The EE3 have substantially lower public debt levels than the WE3, and the difference is expected to increase over the next five years. The WE3 had an average weighted public debt level in 2010 that was 90% of GDP, or more than 30 percentage points above the rule they set for themselves in the Stability Pact. Sadly, this is only expected to fall with 1 percentage point over the next five years. In sharp contrast, the average weighted public debt level in the EE3 was more than 30 percentage points below the 60% benchmark and is nevertheless expected to drop more than the developed ratio over the next five years.

Exhibit Three: Politics

The political systems in the developed economies are arguably more advanced and stable than in the emerging ones, but there are factors that make the differences smaller than commonly perceived. First of all, governments that have experienced crises in recent history tend to better prepared to handle new crises. Both Russia and Turkey have been going through several crises over the past decade, and it seems that they have learned some important lessons. Public finances have improved tremendously and the central banks have become more proactive and important institutions. The current government in Russia was not around in the late 1990s, but seems to have learned from the 2008-09 crisis, while the Turkish government has been in power since 2002 when the Turkish economy was deep in recession. The developed economies, on the other hand, have not been through any major crises (at least not one where public or private balance sheets had to be consolidated) in a very long time and the public sense of entitlement is arguably much higher.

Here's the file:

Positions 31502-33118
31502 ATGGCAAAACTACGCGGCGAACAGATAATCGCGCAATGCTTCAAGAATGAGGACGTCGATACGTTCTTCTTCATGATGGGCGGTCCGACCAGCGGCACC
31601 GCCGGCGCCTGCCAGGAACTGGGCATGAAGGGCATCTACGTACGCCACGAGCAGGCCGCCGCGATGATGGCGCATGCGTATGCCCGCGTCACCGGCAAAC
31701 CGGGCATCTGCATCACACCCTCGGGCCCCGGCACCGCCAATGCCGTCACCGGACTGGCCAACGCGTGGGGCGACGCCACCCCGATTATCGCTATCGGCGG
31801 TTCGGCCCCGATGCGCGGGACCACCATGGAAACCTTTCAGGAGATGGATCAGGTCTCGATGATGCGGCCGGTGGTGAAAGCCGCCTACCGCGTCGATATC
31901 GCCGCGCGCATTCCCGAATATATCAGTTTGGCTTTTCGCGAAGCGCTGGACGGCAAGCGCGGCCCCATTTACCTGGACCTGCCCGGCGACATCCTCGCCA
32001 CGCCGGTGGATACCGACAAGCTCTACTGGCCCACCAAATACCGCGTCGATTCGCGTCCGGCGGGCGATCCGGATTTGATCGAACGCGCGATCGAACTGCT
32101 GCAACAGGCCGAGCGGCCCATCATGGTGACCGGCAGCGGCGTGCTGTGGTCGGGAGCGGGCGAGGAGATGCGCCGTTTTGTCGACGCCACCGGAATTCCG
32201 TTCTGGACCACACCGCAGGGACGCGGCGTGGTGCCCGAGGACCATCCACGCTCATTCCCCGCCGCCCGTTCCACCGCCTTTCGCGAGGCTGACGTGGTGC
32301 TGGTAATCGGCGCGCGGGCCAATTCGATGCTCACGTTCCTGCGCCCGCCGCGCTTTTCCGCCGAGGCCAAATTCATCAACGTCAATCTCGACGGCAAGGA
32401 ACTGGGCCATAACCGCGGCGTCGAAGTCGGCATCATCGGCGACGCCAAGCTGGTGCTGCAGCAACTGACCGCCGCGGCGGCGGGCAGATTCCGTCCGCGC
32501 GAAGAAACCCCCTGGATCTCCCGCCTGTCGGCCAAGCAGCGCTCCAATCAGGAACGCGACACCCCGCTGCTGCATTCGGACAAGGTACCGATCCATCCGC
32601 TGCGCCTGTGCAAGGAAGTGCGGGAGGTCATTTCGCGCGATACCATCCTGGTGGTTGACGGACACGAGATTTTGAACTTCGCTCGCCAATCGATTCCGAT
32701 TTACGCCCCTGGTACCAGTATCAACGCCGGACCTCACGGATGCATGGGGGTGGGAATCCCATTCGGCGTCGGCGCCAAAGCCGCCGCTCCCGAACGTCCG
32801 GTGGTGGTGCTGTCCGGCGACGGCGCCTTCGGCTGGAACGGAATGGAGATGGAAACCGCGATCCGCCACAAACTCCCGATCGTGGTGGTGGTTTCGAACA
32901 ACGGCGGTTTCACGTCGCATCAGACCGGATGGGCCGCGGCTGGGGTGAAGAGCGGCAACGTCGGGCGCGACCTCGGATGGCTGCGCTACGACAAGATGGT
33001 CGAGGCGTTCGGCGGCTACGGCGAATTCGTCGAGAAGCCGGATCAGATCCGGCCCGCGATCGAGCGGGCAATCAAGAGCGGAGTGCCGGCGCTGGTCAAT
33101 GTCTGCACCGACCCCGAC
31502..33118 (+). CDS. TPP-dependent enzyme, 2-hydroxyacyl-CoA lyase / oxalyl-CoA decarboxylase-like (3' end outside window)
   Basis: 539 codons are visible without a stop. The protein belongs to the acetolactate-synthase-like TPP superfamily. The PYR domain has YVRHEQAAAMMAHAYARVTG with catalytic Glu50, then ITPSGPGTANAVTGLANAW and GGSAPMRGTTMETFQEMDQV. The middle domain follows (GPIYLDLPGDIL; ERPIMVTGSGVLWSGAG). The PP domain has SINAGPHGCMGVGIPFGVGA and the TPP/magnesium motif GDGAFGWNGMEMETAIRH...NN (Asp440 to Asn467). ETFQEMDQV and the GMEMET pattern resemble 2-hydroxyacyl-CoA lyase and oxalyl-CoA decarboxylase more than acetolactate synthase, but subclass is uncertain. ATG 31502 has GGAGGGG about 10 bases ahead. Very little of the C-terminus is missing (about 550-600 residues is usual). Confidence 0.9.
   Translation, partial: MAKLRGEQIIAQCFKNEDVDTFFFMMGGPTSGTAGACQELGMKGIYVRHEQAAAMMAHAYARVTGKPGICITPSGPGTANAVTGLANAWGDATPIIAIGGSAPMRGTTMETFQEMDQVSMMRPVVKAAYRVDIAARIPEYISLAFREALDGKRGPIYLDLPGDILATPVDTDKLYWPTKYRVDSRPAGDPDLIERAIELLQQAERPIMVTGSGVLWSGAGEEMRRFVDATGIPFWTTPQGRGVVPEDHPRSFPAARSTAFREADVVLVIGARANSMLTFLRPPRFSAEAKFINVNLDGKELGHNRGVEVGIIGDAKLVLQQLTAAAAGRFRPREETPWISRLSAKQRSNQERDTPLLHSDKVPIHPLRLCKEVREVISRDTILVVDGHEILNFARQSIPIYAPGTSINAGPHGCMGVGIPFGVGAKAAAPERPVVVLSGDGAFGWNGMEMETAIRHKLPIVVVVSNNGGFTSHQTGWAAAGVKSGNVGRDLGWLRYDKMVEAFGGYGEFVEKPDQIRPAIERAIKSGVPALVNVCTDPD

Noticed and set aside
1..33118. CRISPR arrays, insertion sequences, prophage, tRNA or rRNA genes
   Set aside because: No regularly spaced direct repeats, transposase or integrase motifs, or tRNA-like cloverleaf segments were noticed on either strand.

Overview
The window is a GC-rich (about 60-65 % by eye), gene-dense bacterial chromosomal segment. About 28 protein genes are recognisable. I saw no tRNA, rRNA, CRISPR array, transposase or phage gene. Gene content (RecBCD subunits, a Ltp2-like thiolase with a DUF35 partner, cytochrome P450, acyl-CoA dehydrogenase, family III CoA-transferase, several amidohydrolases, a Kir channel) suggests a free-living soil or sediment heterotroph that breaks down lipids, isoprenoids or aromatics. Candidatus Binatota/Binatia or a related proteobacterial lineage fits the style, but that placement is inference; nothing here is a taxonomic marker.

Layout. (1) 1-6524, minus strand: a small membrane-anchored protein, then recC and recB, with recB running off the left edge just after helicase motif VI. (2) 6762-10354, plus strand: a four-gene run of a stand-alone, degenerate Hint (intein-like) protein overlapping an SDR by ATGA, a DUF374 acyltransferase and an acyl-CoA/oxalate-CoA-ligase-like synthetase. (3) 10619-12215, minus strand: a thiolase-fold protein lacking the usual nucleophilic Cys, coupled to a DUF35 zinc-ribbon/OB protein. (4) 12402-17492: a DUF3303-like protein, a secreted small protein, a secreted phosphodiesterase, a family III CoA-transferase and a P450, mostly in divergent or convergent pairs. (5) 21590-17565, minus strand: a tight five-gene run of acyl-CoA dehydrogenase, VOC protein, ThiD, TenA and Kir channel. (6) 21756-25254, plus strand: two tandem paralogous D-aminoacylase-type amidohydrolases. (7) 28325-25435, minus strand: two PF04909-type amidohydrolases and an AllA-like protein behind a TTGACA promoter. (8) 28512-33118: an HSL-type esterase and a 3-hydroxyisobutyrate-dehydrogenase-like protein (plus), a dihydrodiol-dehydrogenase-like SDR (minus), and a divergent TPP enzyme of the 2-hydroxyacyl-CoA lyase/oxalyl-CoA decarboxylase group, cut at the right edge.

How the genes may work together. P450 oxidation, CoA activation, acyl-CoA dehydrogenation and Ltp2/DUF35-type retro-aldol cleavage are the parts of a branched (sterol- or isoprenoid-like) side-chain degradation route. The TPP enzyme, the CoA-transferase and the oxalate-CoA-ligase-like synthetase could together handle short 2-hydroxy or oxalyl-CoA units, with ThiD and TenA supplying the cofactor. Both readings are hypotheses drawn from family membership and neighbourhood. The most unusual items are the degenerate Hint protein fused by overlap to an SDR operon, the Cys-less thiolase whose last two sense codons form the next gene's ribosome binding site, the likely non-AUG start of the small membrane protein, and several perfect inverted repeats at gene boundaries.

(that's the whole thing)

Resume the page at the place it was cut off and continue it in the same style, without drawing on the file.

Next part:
Secondly, Polish politics has developed very impressively over the past decade, and scores better than all three developed economies on political stability and is better than Italy in five out of the six governance indictors (political stability, government effectiveness, regulatory quality, rule of law and control of corruption) measured by the World Bank.

Thirdly, one aspect of political stability is continuity, and all of the surveyed countries have had elections or will have elections in the 2011/12 period. The AKP government in Turkey was re-elected very comfortably in May and received its own majority.

The ruling Civic Platform in Poland is widely expected to be re-elected in the general elections in October. And little is expected to change in Russia in the parliamentary and presidential elections in December and March respectively, as the current elite is expected to remain in power. The situation is radically different in the developed economies as the governments led by Merkel, Sarkozy and Berlusconi will find it difficult to be re-elected, while their personal approval ratings are at or close to all time lows. And this is before they have started to implement the domestic fiscal consolidation programs and agreed on how to solve the crisis in the Eurozone.


Taking the growth, debt and political factors together, it seems that rating institutes and the market alike have got something seriously wrong.

The largest economies in Western Europe do not seem overly "safe", while the largest economies in Eastern Europe do not seem overly "risky" as the market suggests. That Germany enjoys the highest rating ('AAA') is perhaps understandable, but it seems strange that France also has it and that Italy enjoys the fifth highest rating ('A+'), while Poland only has the seventh highest ('A-') and Russia the ninth highest ('BBB'). That Turkey has the 11th highest ('BB+') and is not even rated as investment grade is perhaps even more bizarre. This is important as ratings are not only about status.

Investors look at these ratings carefully and there is an effect on the cost of borrowing.

Marcus Svedberg, Chief Economist, East Capital